There is a reason that MY neck of the woods is known as the Evergreen State. But we DO have some colorful leaves as well. There are a few in my yard--my birch trees are turning. I could find a great display at the Yakima Arboretum. But our weekend took us over the mountains to Tacoma for the Leukemia and Lymphoma Society Light the Night Walk, so I have a few out of the box signs of fall.
You are probably wondering about the strange scene that I chose for the header--definitely out of the box--and I will get to that. But first, the Walk. You see, for us a new sign of fall has become the trip to Tacoma to participate in this walk. We will do it every year for as long as we are able..
Ranney got to be in the survivors' group photo. His cancer is still with him, but treatment is keeping it suppressed so that he can continue to enjoy life. There he is with the red hat in the back.
We raised our red lanterns in support of blood cancer patients.
The white lanterns are survivors. The yellow are in memory of those lost. There must have been at least a thousand participants in the walk. Do you see Mount Rainier peeking out of the clouds? What a great setting for the walk.
We did see some colorful fall leaves along the route.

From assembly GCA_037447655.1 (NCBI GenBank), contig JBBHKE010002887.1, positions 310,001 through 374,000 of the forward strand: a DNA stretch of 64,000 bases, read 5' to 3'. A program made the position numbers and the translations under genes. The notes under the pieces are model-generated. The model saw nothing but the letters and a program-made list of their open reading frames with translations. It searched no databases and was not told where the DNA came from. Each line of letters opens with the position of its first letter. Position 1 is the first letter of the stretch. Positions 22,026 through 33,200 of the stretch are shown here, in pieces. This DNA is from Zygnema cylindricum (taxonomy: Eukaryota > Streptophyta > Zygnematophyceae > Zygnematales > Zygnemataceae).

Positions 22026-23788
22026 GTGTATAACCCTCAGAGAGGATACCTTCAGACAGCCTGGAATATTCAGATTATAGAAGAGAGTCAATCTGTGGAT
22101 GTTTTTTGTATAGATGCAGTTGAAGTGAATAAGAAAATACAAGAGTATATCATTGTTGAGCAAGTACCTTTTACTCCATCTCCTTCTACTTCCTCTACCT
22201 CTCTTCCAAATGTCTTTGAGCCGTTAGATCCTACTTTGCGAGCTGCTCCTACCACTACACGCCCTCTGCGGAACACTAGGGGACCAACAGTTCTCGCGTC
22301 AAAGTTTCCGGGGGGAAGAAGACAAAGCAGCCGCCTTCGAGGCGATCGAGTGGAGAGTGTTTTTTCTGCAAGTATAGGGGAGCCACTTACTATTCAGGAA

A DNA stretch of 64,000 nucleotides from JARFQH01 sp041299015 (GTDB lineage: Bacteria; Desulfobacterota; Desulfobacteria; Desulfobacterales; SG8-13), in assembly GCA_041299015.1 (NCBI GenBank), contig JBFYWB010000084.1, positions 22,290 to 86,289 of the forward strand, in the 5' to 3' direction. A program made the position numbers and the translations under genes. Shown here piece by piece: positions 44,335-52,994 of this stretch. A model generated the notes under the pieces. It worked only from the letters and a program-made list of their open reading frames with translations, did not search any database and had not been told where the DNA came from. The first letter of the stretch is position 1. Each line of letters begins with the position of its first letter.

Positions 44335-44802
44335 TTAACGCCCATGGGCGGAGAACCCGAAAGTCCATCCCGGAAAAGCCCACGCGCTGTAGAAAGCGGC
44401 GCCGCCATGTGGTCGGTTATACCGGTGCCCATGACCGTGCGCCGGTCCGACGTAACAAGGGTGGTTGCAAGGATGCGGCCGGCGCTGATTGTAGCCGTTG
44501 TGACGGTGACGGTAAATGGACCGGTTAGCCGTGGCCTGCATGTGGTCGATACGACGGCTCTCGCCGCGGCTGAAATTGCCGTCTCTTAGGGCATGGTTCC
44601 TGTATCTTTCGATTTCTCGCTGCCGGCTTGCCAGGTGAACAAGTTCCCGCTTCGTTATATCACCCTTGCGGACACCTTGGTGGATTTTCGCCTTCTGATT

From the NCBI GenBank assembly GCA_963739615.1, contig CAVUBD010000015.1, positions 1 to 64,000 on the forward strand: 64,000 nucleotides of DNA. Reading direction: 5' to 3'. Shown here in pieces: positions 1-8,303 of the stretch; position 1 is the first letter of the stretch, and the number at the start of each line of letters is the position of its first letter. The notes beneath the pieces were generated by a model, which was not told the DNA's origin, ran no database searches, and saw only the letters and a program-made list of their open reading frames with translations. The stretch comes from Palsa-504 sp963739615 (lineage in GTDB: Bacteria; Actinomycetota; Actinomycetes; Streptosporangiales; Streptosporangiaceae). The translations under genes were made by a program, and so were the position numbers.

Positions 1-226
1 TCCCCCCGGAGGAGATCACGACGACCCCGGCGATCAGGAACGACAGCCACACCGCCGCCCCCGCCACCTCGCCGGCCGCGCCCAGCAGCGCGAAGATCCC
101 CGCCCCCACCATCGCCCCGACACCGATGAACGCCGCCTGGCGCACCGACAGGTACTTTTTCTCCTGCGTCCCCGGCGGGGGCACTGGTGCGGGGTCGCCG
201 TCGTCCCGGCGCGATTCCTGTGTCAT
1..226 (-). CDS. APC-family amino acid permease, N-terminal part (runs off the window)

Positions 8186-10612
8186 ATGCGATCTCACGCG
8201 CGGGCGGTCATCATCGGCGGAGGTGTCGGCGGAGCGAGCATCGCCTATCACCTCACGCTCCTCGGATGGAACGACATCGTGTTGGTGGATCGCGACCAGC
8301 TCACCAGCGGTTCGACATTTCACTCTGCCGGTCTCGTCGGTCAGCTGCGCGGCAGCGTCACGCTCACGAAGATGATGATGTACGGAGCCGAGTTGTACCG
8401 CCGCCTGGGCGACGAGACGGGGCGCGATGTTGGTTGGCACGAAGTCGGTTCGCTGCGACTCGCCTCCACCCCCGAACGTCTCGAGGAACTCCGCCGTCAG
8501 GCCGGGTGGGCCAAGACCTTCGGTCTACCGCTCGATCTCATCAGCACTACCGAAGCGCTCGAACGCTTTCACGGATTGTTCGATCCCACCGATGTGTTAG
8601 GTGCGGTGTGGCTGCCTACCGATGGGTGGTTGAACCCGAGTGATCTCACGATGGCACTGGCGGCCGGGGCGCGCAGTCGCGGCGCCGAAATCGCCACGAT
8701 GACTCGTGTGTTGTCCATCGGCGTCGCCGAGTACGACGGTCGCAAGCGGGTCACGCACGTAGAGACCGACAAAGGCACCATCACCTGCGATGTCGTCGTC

Event parking was at a high school parking structure, and another sign of fall was taking place in the field below.
On our way home on Sunday we took the route through Mt. Rainier National Park for a quick hike to Grove of the Patriarchs. That is always good for some fall color. The mushrooms in the previous post were also on this hike.
And more gold and red at Box Canyon.
We went on home by way of White Pass. Now, I did mention the Evergreen State, and there across the valley are prime examples. But wait, you may say. Why are some of those needle bearing trees so yellow.
It is a myth that evergreen trees do not lose their needles. They just don't turn yellow and drop all at once like deciduous trees do with their leaves. EXCEPT for the tamarack. Tamaracks needles turn yellow in the fall and lose the needles.
So that brings us to the image used for the header.
What does that have to do with fall?
That is Rimrock Lake in the fall (on Sunday to be exact.) It is one of several reservoirs in the Cascades that fill from the snowmelt each spring, and are drained into the irrigation systems of Easter Washington by summer's end. I hiked to the middle of the lake to an island once.
In the spring it looks like this.
So there are my out of the box signs of fall, well, and a few very traditional ones.
The other headbangers will have some amazing signs of fall in their blogs, found from the links in my sidebar.